a coral reef story
by courtney mattison
glazed stoneware + porcelain + terra cotta; plywood
455 x 270 x 100 cm
on public display weekdays 9 am – 5 pm
american association for the advancement of science (aaas)
Our Changing Seas I: A coral reef story is a creative outreach project that aims to inspire coral reef stewardship and policy change. It is the culmination of a master’s thesis by Courtney Mattison at Brown University’s Center for Environmental Studies with coursework at the Rhode Island School of Design (RISD).
This gallery accompanies the exhibition of a large-scale ceramic coral reef wall installation that debuted in the lobby of the Herbert C. Hoover Building in Washington, DC in April 2011, and was hosted by NOAA and the US Department of Commerce.
Our Changing Seas I is currently on loan with the American Association for the Advancement of Science (AAAS) and is on display in their Art of Science & Technology Gallery within AAAS Headquarters.
The exquisite diversity and complexity of coral reef organisms provide myriad opportunities for scientific discovery and artistic inspiration. I am a visual learner, and first began sculpting marine invertebrates to better understand their anatomy and ecology. As my skills developed and my studies led me into fieldwork on the Great Barrier Reef, I began to appreciate both the threats to coral reefs and the ability of art to evoke emotional connections to them. Perhaps if my work can influence others to appreciate the fragile beauty of our endangered coral reef ecosystems, we will act more wholeheartedly to conserve them.
Scleractinian corals – also known as “hard” or “stony” corals – are responsible for laying the foundation of a coral reef. These colonial animals are able to precipitate calcium carbonate from seawater to form rigid skeletons that, over time, build off of one another to compose the vast, complex structures we know as reefs. In fact, corals are so proficient at this chemical process that those within the Great Barrier Reef have earned the title of the world’s “largest living thing.” It therefore feels essential that the medium of my work be ceramic, as calcium carbonate also happens to be a common ingredient in clay and glaze materials. Not only does the chemical structure of my work parallel that of a natural reef, but brittle ceramic anemone tentacles and coral branches break easily if improperly handled, similar to the delicate bodies of living reef organisms.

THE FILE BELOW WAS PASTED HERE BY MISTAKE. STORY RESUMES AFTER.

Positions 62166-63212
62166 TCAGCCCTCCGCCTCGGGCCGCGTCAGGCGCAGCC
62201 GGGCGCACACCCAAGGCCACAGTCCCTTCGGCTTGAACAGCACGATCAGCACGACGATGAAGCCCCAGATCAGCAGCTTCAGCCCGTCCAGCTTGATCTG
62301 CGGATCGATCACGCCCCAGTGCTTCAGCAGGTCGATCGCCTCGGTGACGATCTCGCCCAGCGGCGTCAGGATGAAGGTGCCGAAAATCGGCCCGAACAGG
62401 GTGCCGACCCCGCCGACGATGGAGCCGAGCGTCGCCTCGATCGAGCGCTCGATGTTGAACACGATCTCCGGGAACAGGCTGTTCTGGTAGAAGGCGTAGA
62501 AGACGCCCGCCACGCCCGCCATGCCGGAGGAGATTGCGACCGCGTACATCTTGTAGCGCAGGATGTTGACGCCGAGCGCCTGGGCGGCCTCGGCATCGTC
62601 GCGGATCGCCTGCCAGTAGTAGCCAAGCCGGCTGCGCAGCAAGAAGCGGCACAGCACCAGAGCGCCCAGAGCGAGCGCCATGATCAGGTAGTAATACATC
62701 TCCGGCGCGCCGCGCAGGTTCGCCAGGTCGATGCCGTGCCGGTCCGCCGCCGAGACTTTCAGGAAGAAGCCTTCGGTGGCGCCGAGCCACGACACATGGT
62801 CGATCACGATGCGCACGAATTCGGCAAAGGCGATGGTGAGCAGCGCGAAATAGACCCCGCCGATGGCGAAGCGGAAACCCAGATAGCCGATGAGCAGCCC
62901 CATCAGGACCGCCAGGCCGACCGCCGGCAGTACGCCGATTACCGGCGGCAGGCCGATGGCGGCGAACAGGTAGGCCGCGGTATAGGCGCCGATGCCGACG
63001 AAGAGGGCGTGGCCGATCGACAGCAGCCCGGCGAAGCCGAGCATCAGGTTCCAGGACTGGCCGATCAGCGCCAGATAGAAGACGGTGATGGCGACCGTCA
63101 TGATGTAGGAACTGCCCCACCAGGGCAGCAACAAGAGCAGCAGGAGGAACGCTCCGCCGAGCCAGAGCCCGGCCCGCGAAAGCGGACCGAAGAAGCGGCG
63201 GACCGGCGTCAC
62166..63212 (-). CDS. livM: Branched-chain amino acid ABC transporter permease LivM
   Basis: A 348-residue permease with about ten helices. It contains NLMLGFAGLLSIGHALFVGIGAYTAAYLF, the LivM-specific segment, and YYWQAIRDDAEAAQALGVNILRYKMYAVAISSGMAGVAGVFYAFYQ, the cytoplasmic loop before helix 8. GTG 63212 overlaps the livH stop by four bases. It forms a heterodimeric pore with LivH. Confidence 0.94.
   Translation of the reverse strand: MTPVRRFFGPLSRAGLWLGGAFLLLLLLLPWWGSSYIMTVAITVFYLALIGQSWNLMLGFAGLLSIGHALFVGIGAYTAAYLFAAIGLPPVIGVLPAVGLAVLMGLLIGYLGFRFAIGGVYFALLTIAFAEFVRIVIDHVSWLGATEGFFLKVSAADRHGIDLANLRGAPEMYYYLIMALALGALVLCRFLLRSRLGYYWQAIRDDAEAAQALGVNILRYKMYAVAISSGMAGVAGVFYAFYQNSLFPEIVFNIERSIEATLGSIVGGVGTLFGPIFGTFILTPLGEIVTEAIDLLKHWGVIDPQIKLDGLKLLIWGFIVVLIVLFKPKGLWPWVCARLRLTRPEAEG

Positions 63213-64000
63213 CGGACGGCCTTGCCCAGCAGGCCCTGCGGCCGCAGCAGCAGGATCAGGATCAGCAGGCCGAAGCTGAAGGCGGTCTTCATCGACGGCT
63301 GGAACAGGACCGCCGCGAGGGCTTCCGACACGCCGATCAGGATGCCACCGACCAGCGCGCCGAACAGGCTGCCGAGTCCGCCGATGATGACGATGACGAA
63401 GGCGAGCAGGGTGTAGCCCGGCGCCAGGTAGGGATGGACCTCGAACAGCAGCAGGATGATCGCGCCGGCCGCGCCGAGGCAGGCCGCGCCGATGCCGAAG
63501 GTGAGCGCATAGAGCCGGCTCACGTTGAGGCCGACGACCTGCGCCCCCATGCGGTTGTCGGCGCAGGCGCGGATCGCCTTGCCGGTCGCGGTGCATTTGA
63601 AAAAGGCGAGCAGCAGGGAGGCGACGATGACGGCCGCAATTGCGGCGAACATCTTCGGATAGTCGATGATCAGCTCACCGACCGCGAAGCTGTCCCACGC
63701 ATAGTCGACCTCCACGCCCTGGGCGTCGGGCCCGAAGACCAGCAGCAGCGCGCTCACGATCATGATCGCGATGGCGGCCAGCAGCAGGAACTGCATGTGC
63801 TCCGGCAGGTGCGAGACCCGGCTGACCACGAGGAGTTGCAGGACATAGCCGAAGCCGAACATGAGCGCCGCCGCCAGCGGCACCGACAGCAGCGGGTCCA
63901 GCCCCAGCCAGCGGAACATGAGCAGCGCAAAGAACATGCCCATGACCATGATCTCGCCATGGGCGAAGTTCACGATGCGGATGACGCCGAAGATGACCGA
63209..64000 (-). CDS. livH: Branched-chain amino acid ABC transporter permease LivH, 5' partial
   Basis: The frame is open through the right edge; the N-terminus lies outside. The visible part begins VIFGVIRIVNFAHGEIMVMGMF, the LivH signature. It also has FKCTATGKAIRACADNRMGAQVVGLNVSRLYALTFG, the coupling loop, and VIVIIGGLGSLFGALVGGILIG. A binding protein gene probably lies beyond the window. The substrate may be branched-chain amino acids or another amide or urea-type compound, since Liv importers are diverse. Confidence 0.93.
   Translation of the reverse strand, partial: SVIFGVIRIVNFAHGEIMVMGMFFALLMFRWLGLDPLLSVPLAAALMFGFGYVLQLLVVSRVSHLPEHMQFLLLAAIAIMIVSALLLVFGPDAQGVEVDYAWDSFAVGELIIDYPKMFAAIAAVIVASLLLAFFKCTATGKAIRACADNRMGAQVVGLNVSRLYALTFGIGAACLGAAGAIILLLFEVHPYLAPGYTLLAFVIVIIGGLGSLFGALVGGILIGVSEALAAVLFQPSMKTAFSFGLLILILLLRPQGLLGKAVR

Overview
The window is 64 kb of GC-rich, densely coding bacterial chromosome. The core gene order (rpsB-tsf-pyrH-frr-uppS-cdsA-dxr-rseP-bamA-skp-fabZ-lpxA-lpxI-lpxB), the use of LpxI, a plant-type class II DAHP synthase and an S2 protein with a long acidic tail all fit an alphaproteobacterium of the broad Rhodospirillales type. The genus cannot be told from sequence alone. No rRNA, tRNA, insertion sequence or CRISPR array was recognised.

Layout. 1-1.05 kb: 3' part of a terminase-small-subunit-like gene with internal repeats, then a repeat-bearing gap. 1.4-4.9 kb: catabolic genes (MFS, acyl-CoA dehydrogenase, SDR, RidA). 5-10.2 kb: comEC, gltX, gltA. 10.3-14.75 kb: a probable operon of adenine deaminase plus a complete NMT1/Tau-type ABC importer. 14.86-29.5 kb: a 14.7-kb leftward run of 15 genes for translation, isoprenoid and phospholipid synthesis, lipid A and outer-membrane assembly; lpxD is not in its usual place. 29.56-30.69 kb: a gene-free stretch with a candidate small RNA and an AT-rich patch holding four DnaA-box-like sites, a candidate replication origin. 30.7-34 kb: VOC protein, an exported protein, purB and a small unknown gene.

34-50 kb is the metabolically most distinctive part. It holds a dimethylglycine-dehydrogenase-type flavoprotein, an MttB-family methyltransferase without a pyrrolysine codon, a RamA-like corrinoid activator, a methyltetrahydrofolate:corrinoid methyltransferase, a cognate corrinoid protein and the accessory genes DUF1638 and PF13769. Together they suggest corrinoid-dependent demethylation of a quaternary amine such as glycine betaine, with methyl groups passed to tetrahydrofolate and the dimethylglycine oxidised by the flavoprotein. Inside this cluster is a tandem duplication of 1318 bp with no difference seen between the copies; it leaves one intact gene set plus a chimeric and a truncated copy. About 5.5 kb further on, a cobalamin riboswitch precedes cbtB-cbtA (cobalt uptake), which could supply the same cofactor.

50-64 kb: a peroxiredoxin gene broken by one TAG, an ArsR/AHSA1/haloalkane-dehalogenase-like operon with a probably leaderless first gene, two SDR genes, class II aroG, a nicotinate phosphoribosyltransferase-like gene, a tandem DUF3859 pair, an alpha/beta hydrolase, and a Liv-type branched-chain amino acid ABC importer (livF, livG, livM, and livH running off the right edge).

This large-scale ceramic coral reef wall installation is based on my interdisciplinary study of how art can inspire marine conservation. This project combines reef conservation science and policy, fine art, and social sciences. I interviewed marine researchers, artists inspired by nature, and marine professionals regarding their thoughts on how art can promote coral reef stewardship and policy change. Selected quotes from these interviews are displayed on either side of the piece to illustrate these experts’ voices uniting to emphasize the critical importance of coral reef conservation to policy makers and the public.
Prominent concepts that arose from my interviews – particularly those regarding human interactions with reefs – informed the design of this installation. The marine researchers, artists, and marine professionals who I spoke with emphasized the importance of drawing viewers' attention to our relationship with reefs, their fragile beauty, and the threats we impose on them. Our carbon dioxide emissions, overfishing, and land-based sources of nutrient pollution affect the delicate balance of chemical and ecological factors that allows reefs to function. This installation represents the transition from a healthy, diverse, vibrant reef ecosystem at eye level up into a degraded reef suffering from coral bleaching due to climate change and finally algal-domination resulting from overfishing and nutrient pollution. The upper righthand corner depicts a bright red coral branching out from the green algal slime as a sign of hope that with enough public and political action to decrease our cumulative impacts, we can still help coral reefs recover and even thrive.
Photos by Derek Parks for NOAA *
* photo by thad vickery